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|Vietnam and international partners at Primary Healthcare Partnership Dialogue|
The event, jointly held by the Vietnamese Ministry of Health (MoH), the World Economic Forum (WEF), Harvard Medical School Centre for Primary Care, and Novartis, attracted the participation of over 150 international and domestic delegates, showing how important public-private partnership (PPP) is for the healthcare sector.
“The healthcare sector encourages domestic private and foreign investors to join PPP projects. At present, we are working on a circular to guide the implementation of PPP projects. The circular is expected to come out within this year,” Nguyen Truong Son, Deputy Minister of Health, told VIR.
During the event, participants shared the challenges and opportunities around primary healthcare transformation and the person-journey through accessing primary healthcare, with a focus on MoH-driven initiatives, projects, and investments. It also obtained consensus from the MOH as well as development and private sector/industry partners on a shared vision for primary healthcare transformation in Vietnam, and facilitated the discussion between the government, the academia, development and private sector/industry partners on how to best contribute to and invest in the shared vision for primary healthcare transformation in Vietnam.
Committed partners reached a consensus on the creation of a major PPP initiative and the formation of the Working Group for Primary Healthcare Transformation, which would be under the existing Health Partnership Group mechanism. The working group, which consists of the Vietnamese government, WEF, Harvard Medical School, and Novartis, will develop an innovative PPP project to help Vietnam reach its universal healthcare coverage goal by 2030 by leveraging the various partners’ experiences, investments, and expertise to strengthen the existing pilot programmes by the MoH in creating a new comprehensive primary care model across the country.
Vietnam has been steadily developing its healthcare system. Nearly ninety per cent of the population now possess health insurance, protecting them against the kind of catastrophic health expenditure which ruins families. According to the latest Global Monitoring Report on universal healthcare coverage, published jointly by the World Health Organization and the World Bank, 97 per cent of Vietnamese children receive standard immunisations – a higher percentage than in most high-income countries.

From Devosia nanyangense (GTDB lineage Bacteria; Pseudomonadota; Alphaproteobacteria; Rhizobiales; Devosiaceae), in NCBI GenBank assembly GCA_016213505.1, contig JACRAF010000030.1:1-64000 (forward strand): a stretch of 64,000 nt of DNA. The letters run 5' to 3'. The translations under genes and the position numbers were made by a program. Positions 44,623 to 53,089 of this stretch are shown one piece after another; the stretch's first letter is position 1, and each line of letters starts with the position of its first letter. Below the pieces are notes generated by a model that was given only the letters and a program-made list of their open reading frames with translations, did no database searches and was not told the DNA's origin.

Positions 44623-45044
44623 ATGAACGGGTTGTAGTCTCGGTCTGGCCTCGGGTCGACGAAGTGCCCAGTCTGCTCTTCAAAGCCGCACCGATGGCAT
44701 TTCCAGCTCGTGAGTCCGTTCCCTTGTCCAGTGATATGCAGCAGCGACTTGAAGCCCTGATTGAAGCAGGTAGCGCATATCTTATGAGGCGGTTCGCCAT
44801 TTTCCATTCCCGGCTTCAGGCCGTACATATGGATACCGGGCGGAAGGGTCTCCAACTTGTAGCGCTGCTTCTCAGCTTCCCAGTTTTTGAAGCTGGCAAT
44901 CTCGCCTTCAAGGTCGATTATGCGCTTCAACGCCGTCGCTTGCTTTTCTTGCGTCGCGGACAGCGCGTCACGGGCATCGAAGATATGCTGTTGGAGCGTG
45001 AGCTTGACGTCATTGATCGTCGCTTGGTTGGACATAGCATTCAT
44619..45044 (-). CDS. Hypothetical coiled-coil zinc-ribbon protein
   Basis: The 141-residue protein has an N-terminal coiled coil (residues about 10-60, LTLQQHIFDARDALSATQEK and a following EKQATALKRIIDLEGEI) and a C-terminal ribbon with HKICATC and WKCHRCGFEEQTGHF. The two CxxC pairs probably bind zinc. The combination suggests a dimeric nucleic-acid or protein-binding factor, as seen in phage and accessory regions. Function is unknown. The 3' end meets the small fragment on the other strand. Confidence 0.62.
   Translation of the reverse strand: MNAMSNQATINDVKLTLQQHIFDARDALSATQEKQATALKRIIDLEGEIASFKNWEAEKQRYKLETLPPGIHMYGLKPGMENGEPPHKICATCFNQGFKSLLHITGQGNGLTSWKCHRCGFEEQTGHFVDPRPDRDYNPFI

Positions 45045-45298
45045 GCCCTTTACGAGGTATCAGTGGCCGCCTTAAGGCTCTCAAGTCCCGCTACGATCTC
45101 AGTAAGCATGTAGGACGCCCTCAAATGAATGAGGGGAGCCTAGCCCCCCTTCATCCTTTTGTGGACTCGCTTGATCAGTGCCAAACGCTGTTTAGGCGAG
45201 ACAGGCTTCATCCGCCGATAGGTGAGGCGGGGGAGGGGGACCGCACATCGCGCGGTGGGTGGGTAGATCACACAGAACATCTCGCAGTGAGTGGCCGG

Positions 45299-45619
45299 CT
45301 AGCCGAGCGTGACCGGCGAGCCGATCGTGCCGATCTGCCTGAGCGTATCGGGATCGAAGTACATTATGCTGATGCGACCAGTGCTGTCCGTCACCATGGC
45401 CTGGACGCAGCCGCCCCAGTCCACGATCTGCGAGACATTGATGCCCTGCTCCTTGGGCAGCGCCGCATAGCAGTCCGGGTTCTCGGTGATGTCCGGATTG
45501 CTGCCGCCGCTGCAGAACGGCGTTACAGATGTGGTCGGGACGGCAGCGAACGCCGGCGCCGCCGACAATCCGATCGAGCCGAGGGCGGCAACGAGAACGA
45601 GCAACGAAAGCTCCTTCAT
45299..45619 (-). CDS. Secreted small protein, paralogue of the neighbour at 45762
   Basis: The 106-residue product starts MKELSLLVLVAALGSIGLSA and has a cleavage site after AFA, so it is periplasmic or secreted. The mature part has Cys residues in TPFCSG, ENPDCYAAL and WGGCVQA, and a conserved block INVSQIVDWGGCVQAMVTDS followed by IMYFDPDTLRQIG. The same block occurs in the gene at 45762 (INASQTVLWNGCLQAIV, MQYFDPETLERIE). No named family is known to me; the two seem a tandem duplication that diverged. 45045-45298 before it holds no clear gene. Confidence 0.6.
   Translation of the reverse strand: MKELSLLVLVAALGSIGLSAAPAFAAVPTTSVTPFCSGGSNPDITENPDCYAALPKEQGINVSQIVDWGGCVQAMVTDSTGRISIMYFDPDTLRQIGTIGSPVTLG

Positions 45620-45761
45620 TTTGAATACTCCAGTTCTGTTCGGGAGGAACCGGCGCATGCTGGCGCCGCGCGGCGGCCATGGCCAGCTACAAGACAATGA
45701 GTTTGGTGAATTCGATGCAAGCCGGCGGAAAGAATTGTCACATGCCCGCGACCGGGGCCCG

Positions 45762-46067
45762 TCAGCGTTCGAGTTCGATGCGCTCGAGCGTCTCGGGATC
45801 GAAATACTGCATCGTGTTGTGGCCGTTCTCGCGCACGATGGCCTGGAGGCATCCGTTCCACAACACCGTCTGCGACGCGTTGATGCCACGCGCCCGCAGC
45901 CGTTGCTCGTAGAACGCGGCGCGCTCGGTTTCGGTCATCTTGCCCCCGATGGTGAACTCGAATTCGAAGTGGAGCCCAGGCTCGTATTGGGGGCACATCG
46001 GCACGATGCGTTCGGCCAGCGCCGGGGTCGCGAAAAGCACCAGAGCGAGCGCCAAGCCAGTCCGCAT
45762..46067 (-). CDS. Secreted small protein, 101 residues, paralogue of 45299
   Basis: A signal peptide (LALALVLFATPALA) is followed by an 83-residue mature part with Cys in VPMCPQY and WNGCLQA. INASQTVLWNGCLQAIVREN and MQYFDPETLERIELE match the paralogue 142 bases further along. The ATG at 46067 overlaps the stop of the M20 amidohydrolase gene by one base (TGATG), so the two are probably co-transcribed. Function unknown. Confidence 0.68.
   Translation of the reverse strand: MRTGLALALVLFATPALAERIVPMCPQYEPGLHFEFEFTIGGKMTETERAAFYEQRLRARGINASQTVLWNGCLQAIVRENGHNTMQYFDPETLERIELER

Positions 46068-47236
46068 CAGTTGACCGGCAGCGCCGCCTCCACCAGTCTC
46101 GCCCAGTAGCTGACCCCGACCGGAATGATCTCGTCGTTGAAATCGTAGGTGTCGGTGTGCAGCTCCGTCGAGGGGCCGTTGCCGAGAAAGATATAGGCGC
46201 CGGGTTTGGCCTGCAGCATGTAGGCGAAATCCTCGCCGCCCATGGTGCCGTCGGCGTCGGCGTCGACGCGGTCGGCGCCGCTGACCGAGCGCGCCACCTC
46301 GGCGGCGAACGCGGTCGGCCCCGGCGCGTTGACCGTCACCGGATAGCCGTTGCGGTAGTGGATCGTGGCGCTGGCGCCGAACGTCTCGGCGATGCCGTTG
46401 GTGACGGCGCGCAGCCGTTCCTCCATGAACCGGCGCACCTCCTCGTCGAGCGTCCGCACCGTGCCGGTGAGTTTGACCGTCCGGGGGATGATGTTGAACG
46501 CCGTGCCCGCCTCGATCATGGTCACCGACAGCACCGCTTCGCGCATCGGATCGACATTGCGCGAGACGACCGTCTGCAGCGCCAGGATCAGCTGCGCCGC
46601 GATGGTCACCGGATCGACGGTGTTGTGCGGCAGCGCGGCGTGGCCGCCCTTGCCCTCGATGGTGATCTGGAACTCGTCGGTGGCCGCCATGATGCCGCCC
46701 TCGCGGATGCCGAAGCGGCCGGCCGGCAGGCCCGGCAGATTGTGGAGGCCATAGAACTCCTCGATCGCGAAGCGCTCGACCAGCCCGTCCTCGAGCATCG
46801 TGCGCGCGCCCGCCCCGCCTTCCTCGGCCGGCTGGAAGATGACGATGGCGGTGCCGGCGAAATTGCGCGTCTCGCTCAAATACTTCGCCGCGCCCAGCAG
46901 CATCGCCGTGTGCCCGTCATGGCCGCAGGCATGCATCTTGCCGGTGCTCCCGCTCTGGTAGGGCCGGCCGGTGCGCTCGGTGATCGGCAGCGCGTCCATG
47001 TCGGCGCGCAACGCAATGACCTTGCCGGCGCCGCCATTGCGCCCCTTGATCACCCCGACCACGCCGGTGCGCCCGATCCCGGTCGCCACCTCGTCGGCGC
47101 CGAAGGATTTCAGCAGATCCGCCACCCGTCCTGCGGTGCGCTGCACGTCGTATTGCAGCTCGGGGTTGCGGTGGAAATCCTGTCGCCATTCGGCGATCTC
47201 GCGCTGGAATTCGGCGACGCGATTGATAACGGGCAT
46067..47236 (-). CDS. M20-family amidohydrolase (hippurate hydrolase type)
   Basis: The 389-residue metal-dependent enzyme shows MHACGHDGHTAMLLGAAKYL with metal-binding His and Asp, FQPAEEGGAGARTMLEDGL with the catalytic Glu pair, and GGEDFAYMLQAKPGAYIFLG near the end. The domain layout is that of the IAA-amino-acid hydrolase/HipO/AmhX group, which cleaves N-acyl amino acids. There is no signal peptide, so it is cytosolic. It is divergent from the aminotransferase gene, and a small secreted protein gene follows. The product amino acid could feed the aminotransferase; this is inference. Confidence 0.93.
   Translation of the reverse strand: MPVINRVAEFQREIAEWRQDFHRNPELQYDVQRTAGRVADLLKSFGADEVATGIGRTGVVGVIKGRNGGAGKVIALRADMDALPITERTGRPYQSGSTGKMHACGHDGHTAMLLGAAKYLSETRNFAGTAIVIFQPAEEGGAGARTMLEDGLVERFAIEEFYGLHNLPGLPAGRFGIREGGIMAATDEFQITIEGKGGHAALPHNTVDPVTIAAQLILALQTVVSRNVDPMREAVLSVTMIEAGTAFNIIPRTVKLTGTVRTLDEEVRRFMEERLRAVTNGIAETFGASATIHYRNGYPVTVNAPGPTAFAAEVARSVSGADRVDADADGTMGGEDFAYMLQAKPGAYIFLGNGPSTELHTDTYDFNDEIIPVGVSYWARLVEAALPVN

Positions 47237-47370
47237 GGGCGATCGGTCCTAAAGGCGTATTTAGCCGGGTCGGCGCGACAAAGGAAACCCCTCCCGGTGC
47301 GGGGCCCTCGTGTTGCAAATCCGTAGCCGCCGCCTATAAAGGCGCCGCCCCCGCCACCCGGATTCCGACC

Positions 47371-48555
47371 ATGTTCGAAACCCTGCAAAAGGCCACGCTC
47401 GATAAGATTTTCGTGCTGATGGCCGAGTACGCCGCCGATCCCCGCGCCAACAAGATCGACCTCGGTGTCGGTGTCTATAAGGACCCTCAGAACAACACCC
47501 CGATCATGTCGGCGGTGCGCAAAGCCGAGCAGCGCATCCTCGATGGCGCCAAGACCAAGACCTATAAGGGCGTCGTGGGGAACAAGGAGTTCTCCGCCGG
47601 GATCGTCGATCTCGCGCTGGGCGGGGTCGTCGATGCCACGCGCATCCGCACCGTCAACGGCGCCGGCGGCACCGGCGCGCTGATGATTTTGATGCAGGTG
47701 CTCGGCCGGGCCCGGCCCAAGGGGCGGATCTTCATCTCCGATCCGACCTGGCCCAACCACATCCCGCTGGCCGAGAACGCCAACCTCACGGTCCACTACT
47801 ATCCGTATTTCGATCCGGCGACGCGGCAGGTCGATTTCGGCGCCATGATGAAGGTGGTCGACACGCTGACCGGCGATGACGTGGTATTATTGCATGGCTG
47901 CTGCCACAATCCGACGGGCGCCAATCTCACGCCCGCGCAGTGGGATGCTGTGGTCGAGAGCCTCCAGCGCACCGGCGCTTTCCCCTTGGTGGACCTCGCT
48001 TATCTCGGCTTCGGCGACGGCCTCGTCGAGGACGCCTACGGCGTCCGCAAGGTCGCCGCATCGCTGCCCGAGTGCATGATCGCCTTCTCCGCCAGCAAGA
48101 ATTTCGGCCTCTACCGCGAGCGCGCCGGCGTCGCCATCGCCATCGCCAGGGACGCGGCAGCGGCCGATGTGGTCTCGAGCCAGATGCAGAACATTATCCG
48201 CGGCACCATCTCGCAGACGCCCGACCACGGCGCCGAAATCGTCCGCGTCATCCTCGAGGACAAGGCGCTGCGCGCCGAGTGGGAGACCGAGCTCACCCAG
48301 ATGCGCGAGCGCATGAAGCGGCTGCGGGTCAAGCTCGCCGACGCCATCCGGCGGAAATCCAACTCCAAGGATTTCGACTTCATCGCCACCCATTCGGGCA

Improving people’s health is critical to human welfare and will lead to continued social and economic development. The majority of ASEAN governments have prioritised healthcare, resulting in significant improvements in patient outcomes and population health. The Vietnamese government has met almost all Millennium Development Goals and it has made impressive strides to achieve universal healthcare coverage. Remaining challenges include further increasing coverage, strengthening primary healthcare, reducing under-the-table payments and increasing the efficiency of healthcare delivery.
If these issues are addressed, Vietnam could become an example for the wider region and the world. To rise to this challenge, Vietnam recognises the power of PPP to achieve universal healthcare coverage by 2030 through strengthening primary healthcare. This approach will ensure equitable access to high-quality services and products to the population, allowing Vietnam to sustain its strong socioeconomic growth.
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